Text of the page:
First Impressions: Trek 520

By Alex Strickland

Trek’s longest-running model is one of the touring world’s foundational bikes. The 520 turns 36 in 2019, and true believers in the Wisconsin brand’s touring heritage search out vintage editions with as much fervor as they watch for new releases. 

Well, after releasing the 520 Disc a few years ago to provide a slightly more modern option, Trek has dropped “Disc” from the name but made the change to disc brakes permanent, along with a few other deviations from the traditional.

First and foremost, rim brakes are nowhere to be found, and the 520 Disc’s adequate Hayes CX mechanical discs are upgraded to TRP’s excellent Spyre-Cs, which combine the field-serviceability of cables and the closest approximation to a hydraulic feel without any fluid involved. Gone too are bar-end shifters, with Shimano’s Sora brifters taking over the work of shifting the venerable 3x9 drivetrain. 

That switch to brifters also comes with a change from the old model’s Deore drivetrain to Shimano’s latest Alivio group. I was skeptical of this value-oriented mountain bike group at first, but shifts have been smooth and all parts trouble-free.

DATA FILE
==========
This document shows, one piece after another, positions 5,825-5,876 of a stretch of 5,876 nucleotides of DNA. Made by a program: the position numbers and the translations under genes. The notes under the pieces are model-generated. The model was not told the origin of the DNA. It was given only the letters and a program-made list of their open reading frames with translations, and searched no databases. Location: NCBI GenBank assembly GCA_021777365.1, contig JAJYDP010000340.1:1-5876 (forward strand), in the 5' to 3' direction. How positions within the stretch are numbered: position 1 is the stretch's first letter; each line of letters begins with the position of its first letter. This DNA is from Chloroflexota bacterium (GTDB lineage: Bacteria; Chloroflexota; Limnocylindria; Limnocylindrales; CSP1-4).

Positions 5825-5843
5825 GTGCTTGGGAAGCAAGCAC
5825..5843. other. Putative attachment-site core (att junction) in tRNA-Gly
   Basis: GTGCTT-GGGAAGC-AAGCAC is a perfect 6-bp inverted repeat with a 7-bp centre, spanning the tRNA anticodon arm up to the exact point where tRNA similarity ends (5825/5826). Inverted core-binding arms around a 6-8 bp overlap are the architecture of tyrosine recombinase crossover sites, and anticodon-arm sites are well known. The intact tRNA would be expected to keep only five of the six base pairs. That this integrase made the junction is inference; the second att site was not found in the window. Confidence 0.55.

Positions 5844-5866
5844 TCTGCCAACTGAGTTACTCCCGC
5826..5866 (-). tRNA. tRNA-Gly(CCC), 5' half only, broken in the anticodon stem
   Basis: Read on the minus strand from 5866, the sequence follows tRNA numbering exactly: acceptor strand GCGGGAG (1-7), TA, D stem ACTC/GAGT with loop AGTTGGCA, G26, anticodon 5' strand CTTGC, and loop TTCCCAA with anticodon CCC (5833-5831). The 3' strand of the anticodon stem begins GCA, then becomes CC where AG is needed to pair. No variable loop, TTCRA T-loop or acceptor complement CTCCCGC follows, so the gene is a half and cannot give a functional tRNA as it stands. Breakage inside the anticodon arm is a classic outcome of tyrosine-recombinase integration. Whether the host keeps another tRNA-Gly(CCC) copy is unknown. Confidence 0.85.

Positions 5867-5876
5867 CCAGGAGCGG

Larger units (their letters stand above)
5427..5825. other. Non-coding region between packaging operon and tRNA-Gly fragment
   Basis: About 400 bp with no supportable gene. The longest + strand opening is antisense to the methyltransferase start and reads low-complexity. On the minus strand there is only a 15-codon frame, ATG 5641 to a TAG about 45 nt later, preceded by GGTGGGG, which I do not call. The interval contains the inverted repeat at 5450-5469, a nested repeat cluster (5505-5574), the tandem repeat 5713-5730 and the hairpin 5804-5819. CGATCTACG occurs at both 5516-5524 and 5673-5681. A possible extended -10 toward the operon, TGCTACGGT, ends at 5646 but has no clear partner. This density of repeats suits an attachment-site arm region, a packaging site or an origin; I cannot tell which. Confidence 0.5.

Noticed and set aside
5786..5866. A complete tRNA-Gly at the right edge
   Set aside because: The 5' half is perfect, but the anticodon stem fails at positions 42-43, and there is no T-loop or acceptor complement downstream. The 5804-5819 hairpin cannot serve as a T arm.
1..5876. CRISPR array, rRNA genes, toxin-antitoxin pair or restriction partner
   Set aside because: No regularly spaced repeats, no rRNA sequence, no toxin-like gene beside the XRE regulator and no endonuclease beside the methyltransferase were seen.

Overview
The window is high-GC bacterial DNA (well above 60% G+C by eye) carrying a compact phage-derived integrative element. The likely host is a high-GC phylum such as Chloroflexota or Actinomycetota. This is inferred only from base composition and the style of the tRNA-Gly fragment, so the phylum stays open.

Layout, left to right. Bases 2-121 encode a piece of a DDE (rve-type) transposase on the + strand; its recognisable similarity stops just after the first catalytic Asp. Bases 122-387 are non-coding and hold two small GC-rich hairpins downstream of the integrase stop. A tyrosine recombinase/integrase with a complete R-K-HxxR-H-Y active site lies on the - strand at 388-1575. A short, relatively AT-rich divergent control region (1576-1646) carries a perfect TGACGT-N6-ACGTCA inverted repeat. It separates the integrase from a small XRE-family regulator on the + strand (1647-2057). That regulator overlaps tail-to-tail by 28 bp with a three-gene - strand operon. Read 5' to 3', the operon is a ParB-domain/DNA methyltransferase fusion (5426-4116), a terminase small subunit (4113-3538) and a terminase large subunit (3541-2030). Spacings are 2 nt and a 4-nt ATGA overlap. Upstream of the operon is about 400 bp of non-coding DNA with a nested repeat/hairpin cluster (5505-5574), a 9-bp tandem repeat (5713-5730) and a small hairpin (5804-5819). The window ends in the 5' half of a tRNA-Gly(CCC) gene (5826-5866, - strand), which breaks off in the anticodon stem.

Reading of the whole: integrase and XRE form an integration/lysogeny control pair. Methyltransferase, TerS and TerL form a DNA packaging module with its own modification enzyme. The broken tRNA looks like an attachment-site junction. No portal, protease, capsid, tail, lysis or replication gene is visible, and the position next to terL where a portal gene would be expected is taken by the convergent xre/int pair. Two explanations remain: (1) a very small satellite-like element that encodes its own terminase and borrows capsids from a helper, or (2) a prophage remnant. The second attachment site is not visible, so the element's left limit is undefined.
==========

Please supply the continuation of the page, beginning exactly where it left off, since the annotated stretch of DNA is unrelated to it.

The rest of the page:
Most other parts, from the cockpit to the wheels to the rubber, wear Bontrager branding and have been no-nonsense. The armored 700c x 38mm H1 Hard-Case Ultimate tires sport reflective strips and a ride reminiscent of Schwalbe Marathons, which is to say firm but predictable. Plus, they should be good for about a zillion miles. 

The frame remains Trek’s chromoly — clad in either “Diablo Red” or a silver “Anthracite” paint job and retro badging — but the new 520 breaks from tradition with an aluminum alloy fork. I’ve been testing the red bike, and it must be said, this thing looks fantastic. The art deco branding was a big hit with Adventure Cycling’s design staff, who claim to have good taste in such things.

The 520 adds a front rack to its included equipment, and it’s a doozy with a top deck and multiple options for mounting luggage. Because it’s bespoke, installation was a breeze, something anyone who’s fought with front rack compatibility issues can appreciate. 

That’s a fair bit of change for a bike that’s been as steady as the sun, and it comes at a cost. Compared to last year’s 520 Disc, the new 520 adds $215 to its price for a total of $1,575. That puts the Trek very close to another stalwart of the market, the Surly Disc Trucker ($1,550), as well as Salsa’s dropbar Marrakesh ($1,500).

So does the 520 remake betray its heritage, move it to the top of the heap, or something else entirely? Watch the December 2018/January 2019 issue of Adventure Cyclist magazine for our full Road Test.

Alex Strickland is the Editor-in-Chief of Adventure Cyclist Magazine. 

Photo courtesy Trek Bicycles